It probably won’t change until a guy with a high 8 figure contract is injured or killed and some smart insurance company lawyer recognizes just how grossly and willfully negligent the NHL has been in developing and training its officials.

        BTW, Kerry Fraser serves as an apologist for the NHL and Brendan Shanahan attempting to ‘splain why Hall wasn’t suspended. Fraser advocates that there was no premeditation in Hall’s two-hander. Fraser’s point wouldn’t even pass muster in a class of first year law students.

        ‘Scuse me, did Hall look to see where Michalek was prior to the slash? Of course he did which is exactly why the act was premeditated.

        I’m not proud of this but one time during a game I swung my stick with clear intent to decapitate an opponent. I caught myself mid-swing, got control of the stick and only lightly tapped the opponent harmlessly on the helmet. Still got the well deserved high-sticking penalty. The point is, if a skilled amateur can control his stick, thoughts and emotions should we doubt that a “professional” is somehow incapable of the same? Or that the so-called “professional” isn’t aware of everything he is about to do before he does it?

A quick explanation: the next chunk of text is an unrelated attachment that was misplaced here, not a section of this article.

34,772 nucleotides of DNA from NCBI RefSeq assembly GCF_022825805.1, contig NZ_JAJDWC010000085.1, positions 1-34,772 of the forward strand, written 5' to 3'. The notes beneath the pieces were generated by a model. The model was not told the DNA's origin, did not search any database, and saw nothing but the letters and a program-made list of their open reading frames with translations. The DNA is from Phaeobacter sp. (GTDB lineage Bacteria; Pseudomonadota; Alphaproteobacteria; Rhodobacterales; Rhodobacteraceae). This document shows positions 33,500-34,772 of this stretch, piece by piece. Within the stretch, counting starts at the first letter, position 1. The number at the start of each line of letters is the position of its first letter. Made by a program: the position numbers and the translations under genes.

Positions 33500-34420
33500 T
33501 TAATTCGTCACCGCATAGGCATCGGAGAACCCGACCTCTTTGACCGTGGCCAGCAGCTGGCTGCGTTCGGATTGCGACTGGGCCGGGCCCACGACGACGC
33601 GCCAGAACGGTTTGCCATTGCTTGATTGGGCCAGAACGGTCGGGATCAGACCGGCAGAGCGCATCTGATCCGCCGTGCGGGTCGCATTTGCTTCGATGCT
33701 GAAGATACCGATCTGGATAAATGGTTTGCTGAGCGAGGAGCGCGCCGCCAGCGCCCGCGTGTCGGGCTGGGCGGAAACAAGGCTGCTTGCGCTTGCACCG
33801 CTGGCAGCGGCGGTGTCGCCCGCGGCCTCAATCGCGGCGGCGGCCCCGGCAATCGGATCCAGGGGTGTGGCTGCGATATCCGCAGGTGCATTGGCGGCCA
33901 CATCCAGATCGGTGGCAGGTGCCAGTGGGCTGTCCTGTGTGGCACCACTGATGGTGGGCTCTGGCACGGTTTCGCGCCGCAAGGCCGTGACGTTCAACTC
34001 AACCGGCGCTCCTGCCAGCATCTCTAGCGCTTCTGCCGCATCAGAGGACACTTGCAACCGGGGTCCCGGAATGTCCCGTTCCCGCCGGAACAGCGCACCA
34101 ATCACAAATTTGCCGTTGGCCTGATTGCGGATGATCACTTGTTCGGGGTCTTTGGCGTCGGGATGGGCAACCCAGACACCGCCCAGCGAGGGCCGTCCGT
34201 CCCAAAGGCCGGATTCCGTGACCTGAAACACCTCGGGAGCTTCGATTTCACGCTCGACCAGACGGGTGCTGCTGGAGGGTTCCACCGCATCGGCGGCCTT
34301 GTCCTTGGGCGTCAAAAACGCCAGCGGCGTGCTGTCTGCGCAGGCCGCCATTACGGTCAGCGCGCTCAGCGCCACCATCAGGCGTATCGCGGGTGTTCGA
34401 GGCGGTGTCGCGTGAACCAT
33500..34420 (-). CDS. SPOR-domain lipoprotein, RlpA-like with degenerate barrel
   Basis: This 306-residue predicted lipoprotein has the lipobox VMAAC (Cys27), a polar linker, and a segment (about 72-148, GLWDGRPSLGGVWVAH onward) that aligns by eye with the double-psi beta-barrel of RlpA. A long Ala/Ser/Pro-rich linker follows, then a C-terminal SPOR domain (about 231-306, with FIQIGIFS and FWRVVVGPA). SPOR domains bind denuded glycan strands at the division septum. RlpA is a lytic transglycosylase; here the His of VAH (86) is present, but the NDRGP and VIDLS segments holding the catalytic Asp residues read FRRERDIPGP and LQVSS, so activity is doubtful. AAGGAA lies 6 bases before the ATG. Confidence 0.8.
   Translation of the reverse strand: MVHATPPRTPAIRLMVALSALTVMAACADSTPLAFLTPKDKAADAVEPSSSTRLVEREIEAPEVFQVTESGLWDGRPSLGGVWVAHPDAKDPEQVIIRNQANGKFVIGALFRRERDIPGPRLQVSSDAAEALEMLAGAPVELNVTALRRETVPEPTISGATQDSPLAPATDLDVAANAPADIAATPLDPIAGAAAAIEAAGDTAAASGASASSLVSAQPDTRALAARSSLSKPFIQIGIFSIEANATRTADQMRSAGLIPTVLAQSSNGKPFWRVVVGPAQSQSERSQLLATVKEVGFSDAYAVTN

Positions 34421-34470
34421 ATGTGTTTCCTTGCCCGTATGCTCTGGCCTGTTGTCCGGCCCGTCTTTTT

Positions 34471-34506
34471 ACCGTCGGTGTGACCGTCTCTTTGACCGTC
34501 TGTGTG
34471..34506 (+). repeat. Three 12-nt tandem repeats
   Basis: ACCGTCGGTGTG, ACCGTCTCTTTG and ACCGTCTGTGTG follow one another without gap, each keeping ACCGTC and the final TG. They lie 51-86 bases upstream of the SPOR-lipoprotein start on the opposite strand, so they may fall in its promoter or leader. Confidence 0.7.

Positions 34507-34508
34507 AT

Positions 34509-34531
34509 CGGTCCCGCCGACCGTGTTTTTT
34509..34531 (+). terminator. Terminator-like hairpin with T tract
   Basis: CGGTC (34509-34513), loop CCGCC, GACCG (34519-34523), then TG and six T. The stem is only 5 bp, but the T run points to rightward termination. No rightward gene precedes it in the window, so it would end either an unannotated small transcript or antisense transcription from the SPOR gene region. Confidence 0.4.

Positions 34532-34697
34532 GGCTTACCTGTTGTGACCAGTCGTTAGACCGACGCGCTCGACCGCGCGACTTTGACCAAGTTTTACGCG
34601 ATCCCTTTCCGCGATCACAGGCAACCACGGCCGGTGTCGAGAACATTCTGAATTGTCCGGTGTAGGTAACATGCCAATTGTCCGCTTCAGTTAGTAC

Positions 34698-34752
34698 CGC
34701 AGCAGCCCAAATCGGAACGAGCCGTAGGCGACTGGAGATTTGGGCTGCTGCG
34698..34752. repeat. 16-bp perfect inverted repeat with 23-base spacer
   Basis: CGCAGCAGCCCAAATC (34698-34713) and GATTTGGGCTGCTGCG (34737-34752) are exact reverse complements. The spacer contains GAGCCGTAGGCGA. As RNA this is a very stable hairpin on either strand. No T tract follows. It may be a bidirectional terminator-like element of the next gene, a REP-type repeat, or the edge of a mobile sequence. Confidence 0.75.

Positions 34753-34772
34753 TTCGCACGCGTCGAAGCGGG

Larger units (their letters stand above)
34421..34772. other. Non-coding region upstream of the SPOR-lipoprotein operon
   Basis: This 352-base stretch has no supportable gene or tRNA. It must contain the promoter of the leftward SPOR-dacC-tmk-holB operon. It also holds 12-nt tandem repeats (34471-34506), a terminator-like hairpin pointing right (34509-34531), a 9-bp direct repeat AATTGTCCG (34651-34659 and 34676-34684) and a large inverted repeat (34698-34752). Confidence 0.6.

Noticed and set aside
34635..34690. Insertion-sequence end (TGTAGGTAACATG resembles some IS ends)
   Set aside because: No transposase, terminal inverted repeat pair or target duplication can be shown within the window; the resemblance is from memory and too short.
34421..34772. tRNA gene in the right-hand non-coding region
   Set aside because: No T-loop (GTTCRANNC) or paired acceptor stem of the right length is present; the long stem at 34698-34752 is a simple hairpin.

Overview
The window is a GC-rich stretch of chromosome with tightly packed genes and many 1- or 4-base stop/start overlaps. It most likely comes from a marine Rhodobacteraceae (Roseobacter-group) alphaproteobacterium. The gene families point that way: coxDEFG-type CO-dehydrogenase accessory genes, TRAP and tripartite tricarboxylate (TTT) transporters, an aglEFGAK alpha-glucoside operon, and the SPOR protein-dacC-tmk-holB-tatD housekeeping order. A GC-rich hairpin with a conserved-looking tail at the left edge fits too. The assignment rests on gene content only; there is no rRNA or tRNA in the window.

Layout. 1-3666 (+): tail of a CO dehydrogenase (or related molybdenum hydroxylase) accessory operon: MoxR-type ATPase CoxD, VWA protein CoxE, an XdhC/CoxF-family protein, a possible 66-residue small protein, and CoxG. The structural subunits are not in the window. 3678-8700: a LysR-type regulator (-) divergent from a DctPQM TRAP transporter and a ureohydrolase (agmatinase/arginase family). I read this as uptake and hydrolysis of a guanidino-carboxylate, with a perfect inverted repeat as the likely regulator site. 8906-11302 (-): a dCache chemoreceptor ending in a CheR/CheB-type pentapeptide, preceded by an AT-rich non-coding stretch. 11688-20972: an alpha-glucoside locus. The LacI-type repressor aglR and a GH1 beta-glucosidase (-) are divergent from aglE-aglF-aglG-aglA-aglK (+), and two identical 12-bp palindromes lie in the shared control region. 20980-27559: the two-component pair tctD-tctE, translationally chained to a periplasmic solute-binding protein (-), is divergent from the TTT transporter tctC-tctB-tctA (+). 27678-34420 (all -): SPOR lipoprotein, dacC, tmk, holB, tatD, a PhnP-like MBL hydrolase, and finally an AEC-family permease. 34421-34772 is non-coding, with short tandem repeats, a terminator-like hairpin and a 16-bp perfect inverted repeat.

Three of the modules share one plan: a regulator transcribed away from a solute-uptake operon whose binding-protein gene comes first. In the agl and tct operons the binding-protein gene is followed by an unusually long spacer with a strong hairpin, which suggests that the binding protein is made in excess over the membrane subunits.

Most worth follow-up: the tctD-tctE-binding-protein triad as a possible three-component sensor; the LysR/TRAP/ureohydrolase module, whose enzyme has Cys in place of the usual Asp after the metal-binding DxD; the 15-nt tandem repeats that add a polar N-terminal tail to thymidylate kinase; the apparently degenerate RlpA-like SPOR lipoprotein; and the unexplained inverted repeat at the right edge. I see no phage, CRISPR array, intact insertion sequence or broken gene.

Good find bb and thanks for referencing it.

  2. bbdux93 says:

    Shouldn’t the players association demand better officiating

    • bc says:

      I don’t think the NHL or the NHLPA cares about anything but money in their pockets. Player safety was put on the back burner during the recent lockout. If quality officiating isn’t a player safety issue I don’t know what is bb.

      They take a kid, who would otherwise be driving a bus, off a pond in Canada or Europe, give him more than he ever dreamed of and tell him so long as he wins the money will keep flowing. Do you think they care about anything else?